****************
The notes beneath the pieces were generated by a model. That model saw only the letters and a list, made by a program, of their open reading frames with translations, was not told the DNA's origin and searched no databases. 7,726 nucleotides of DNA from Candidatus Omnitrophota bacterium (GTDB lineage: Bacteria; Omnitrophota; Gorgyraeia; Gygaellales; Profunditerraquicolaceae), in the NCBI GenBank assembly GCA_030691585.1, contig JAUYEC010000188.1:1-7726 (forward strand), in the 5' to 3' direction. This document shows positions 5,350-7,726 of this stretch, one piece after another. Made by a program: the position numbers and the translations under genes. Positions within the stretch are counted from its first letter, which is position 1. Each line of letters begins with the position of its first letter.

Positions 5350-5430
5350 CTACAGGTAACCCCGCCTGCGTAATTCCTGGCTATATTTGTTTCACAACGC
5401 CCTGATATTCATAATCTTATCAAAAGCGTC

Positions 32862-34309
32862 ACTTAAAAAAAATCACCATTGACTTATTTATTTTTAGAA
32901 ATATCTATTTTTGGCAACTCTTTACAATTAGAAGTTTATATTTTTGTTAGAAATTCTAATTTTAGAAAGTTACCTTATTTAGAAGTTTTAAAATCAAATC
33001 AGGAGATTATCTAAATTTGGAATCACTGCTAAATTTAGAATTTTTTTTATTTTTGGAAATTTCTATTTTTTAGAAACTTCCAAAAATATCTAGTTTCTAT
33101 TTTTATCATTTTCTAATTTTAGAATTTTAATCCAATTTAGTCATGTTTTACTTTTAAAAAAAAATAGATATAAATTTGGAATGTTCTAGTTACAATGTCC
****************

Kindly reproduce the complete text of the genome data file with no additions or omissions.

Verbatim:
The notes beneath the pieces were generated by a model. That model saw only the letters and a list, made by a program, of their open reading frames with translations, was not told the DNA's origin and searched no databases. 7,726 nucleotides of DNA from Candidatus Omnitrophota bacterium (GTDB lineage: Bacteria; Omnitrophota; Gorgyraeia; Gygaellales; Profunditerraquicolaceae), in the NCBI GenBank assembly GCA_030691585.1, contig JAUYEC010000188.1:1-7726 (forward strand), in the 5' to 3' direction. This document shows positions 5,350-7,726 of this stretch, one piece after another. Made by a program: the position numbers and the translations under genes. Positions within the stretch are counted from its first letter, which is position 1. Each line of letters begins with the position of its first letter.

Positions 5350-5430
5350 CTACAGGTAACCCCGCCTGCGTAATTCCTGGCTATATTTGTTTCACAACGC
5401 CCTGATATTCATAATCTTATCAAAAGCGTC

Positions 32862-34309
32862 ACTTAAAAAAAATCACCATTGACTTATTTATTTTTAGAA
32901 ATATCTATTTTTGGCAACTCTTTACAATTAGAAGTTTATATTTTTGTTAGAAATTCTAATTTTAGAAAGTTACCTTATTTAGAAGTTTTAAAATCAAATC
33001 AGGAGATTATCTAAATTTGGAATCACTGCTAAATTTAGAATTTTTTTTATTTTTGGAAATTTCTATTTTTTAGAAACTTCCAAAAATATCTAGTTTCTAT
33101 TTTTATCATTTTCTAATTTTAGAATTTTAATCCAATTTAGTCATGTTTTACTTTTAAAAAAAAATAGATATAAATTTGGAATGTTCTAGTTACAATGTCC